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Epidemiologic confirmation that fruit consumption influences mercury exposure in riparian communities in the Brazilian Amazon.

Research paper by Carlos José Sousa CJ Passos, Donna D Mergler, Myriam M Fillion, Mélanie M Lemire, Frédéric F Mertens, Jean Rémy Davée JR Guimarães, Aline A Philibert

Indexed on: 22 Mar '07Published on: 22 Mar '07Published in: Environmental Research



Abstract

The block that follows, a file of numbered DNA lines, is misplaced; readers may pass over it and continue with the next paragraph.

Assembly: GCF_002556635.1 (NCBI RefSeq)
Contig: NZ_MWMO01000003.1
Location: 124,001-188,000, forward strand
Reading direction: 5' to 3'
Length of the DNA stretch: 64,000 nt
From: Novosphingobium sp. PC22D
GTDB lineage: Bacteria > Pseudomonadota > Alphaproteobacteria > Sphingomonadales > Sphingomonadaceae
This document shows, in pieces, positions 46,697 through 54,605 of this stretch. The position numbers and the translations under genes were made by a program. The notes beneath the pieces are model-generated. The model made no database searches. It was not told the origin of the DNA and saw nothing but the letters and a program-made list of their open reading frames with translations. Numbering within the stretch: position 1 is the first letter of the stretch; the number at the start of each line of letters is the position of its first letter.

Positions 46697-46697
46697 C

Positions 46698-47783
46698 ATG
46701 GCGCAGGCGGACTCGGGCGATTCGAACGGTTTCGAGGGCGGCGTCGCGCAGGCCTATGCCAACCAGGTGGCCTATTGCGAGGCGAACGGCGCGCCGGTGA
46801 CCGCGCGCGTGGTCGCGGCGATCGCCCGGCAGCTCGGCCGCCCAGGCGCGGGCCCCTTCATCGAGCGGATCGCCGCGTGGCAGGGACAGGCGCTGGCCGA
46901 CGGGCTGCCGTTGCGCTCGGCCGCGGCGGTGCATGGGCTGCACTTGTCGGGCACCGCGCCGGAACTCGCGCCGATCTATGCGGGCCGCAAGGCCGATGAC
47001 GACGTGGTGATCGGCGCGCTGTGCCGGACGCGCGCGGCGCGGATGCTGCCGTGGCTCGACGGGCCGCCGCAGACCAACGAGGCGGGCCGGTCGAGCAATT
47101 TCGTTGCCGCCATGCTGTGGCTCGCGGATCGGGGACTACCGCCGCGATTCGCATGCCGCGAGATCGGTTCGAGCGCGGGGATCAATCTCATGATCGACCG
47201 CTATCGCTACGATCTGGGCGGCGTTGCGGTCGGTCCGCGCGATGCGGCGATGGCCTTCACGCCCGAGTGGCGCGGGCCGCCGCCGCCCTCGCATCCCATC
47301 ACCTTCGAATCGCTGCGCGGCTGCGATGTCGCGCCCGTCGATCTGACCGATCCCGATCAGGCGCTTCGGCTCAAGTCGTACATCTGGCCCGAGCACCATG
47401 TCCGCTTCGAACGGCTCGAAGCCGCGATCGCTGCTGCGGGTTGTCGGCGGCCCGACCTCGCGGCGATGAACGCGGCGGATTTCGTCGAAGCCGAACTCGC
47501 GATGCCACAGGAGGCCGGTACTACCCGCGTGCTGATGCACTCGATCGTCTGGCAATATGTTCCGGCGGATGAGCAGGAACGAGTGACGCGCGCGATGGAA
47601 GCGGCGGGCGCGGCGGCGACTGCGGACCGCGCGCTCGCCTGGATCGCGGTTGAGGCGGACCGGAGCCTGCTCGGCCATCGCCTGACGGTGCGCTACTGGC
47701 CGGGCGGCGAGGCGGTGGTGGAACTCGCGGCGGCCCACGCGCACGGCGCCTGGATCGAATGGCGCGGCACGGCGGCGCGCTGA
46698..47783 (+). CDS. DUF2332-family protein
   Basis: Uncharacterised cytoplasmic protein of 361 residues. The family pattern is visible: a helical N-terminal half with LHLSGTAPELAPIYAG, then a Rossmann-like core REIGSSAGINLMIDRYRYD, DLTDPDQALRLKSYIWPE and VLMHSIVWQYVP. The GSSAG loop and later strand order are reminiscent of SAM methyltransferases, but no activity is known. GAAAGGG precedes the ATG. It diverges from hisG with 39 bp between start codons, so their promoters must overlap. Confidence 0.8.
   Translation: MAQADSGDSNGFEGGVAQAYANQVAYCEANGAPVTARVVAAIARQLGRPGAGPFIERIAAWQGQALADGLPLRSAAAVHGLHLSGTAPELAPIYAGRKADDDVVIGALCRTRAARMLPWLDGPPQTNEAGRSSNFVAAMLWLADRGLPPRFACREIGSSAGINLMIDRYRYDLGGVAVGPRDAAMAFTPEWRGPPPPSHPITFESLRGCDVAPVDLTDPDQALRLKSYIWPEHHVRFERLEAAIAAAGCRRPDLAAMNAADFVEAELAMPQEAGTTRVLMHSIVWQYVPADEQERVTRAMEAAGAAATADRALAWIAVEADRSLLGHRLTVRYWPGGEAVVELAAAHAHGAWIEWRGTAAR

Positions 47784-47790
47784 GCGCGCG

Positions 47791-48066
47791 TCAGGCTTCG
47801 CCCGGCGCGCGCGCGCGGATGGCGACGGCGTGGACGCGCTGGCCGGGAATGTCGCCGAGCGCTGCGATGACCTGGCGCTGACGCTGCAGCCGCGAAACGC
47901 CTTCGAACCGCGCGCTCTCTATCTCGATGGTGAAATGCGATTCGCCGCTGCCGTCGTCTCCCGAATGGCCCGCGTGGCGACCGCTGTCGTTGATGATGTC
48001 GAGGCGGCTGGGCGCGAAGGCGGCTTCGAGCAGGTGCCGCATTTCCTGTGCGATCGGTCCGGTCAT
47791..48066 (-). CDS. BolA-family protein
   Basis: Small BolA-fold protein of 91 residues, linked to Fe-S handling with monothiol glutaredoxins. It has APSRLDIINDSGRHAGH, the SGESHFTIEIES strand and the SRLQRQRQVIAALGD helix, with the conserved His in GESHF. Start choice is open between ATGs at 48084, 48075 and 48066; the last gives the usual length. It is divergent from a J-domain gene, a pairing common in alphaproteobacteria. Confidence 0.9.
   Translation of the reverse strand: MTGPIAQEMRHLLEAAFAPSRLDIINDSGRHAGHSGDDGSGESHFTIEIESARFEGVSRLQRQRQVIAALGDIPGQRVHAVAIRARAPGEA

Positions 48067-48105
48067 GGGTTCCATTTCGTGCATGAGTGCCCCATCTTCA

Since deforestation has recently been associated with increased mercury load in the Amazon, the problem of mercury exposure is now much more widespread than initially thought. A previous exploratory study suggested that fruit consumption may reduce mercury exposure. The objectives of the study were to determine the effects of fruit consumption on the relation between fish consumption and bioindicators of mercury (Hg) exposure in Amazonian fish-eating communities. A cross-sectional dietary survey based on a 7-day recall of fish and fruit consumption frequency was conducted within 13 riparian communities from the Tapajós River, Brazilian Amazon. Hair samples were collected from 449 persons, and blood samples were collected from a subset of 225, for total and inorganic mercury determination by atomic absorption spectrometry. On average, participants consumed 6.6 fish meals/week and ate 11 fruits/week. The average blood Hg (BHg) was 57.1 +/- 36.3 microg/L (median: 55.1 microg/L), and the average hair-Hg (HHg) was 16.8 +/- 10.3 microg/g (median: 15.7 microg/g). There was a positive relation between fish consumption and BHg (r = 0.48; P<0.0001), as well as HHg (r =0.34; P<0.0001). Both fish and fruit consumption entered significantly in multivariate models explaining BHg (fish: beta = 5.6, P<0.0001; fruit: beta = -0.5, P = 0.0011; adjusted model R2 = 36.0%) and HHg levels (fish: beta = 1.2, P<0.0001; fruit: beta = -0.2, P = 0.0002; adjusted model R2 = 21.0%). ANCOVA models showed that for the same number of fish meals, persons consuming fruits more frequently had significantly lower blood and HHg concentrations. For low fruit consumers, each fish meal contributed 9.8 microg/L Hg increase in blood compared to only 3.3 microg/L Hg increase for the high fruit consumers. In conclusion, fruit consumption may provide a protective effect for Hg exposure in Amazonian riparians. Prevention strategies that seek to maintain fish consumption while reducing Hg exposure in fish-eating communities should be pursued.